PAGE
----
The original 4-LP set sold for $50—quite pricey for its day—and for years, it was an out-of-print and highly prized collector’s item (at press time, an original pressing of the set was selling for $800 on eBay). The album was reissued on LP by DRG in 1978, and then by Verve on CD in 1988. Those who own the earlier CD set may want to keep it, as the sound is about the same as on the new version, and the old booklet contains Astaire’s original liner notes and better reproductions of the Mili photos. The booklet for the new set, tucked in a sleeve behind the second CD, is a little hard to find (so much so that at least one reviewer claimed that there was no booklet at all!) and the bonus tracks are related—but unnecessary—fillers. Regardless of which version you purchase, the musical quality of this historic set makes it a natural for jazz lovers, Astaire fans, and the majority of us, who are both.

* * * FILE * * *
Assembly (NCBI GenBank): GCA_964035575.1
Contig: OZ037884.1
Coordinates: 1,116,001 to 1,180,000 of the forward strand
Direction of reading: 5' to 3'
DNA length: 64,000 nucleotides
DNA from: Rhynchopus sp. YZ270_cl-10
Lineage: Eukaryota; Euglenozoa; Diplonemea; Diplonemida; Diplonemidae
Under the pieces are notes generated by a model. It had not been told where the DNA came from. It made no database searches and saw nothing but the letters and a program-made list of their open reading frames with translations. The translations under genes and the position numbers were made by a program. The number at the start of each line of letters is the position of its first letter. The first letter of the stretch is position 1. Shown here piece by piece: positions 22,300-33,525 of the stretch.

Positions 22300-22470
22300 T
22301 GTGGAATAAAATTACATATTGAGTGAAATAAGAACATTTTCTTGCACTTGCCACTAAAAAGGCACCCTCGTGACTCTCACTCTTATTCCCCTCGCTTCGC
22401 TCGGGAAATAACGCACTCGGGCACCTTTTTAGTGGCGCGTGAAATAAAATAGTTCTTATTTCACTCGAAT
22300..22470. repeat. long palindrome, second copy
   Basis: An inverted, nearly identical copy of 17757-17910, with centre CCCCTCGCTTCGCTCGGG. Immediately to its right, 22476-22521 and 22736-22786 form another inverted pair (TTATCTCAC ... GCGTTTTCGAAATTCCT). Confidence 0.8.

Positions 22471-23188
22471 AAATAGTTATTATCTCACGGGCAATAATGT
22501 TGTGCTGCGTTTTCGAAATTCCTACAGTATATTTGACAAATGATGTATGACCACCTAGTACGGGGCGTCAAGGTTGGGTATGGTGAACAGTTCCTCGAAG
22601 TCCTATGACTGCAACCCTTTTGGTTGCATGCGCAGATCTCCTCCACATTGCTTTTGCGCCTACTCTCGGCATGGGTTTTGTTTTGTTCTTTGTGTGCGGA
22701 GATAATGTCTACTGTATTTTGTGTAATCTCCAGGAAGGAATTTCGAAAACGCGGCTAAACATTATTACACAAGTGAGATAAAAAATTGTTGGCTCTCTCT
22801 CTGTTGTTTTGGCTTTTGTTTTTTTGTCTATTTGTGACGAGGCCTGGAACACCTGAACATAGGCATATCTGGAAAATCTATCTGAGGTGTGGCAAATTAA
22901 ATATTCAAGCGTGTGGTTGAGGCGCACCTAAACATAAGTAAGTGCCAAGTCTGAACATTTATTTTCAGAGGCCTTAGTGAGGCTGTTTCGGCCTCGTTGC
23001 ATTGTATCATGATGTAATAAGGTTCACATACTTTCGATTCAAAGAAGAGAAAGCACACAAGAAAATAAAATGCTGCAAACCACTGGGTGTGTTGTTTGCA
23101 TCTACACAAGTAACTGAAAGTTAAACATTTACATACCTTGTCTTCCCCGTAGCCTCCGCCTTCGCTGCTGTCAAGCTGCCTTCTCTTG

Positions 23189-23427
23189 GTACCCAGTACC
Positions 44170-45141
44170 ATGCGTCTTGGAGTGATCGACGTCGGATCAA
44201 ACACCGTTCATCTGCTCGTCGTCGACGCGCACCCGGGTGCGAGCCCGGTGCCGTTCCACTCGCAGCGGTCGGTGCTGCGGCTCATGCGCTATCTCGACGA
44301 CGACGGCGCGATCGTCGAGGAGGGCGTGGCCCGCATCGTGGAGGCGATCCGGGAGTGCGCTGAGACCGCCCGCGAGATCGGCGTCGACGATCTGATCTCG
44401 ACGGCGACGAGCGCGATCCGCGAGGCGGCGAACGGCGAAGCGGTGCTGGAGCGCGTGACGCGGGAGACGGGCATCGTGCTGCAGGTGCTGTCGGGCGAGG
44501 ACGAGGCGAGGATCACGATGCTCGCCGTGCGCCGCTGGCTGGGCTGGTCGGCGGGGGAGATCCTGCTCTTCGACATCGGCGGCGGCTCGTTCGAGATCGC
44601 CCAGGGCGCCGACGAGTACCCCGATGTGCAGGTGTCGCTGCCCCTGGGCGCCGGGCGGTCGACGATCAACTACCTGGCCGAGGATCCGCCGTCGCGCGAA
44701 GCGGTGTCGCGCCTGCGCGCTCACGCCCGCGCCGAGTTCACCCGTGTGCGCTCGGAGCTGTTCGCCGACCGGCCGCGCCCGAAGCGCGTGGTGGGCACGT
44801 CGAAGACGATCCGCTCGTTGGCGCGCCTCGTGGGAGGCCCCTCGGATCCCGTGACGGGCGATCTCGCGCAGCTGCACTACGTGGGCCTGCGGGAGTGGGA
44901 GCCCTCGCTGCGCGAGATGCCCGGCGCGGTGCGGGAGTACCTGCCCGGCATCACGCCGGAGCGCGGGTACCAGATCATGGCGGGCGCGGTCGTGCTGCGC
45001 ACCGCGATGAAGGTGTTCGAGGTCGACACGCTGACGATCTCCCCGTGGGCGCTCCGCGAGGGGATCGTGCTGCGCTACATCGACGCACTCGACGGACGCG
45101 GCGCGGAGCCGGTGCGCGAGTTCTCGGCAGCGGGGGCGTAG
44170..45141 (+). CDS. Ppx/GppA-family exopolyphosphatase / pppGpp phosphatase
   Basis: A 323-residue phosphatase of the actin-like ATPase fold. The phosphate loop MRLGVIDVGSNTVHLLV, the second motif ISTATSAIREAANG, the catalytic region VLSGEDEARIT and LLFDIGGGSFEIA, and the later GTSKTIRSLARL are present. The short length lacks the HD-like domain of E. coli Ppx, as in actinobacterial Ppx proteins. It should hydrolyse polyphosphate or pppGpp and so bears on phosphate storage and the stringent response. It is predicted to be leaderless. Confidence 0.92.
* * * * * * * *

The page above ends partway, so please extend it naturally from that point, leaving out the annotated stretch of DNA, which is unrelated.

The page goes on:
Concurrent with the reissue of “The Astaire Story”, Verve has released a 60th anniversary edition of “Funny Face” (Verve 27336). Except for the “beatnik dance” titled “Basal Metabolism”, the film is not a jazz score, but the music holds up well, with vocals by Astaire, Audrey Hepburn and Kay Thompson. The reissue co-producers Didier C. Deutsch and Mike Piancenti have restored dialogue edited out of the original LP release, and sequenced the songs in the same order as the film. The CD also includes several alternate versions of the songs, mostly from rehearsals and early run-throughs. The album is pleasant and well-conceived, but not nearly as essential as “The Astaire Story”.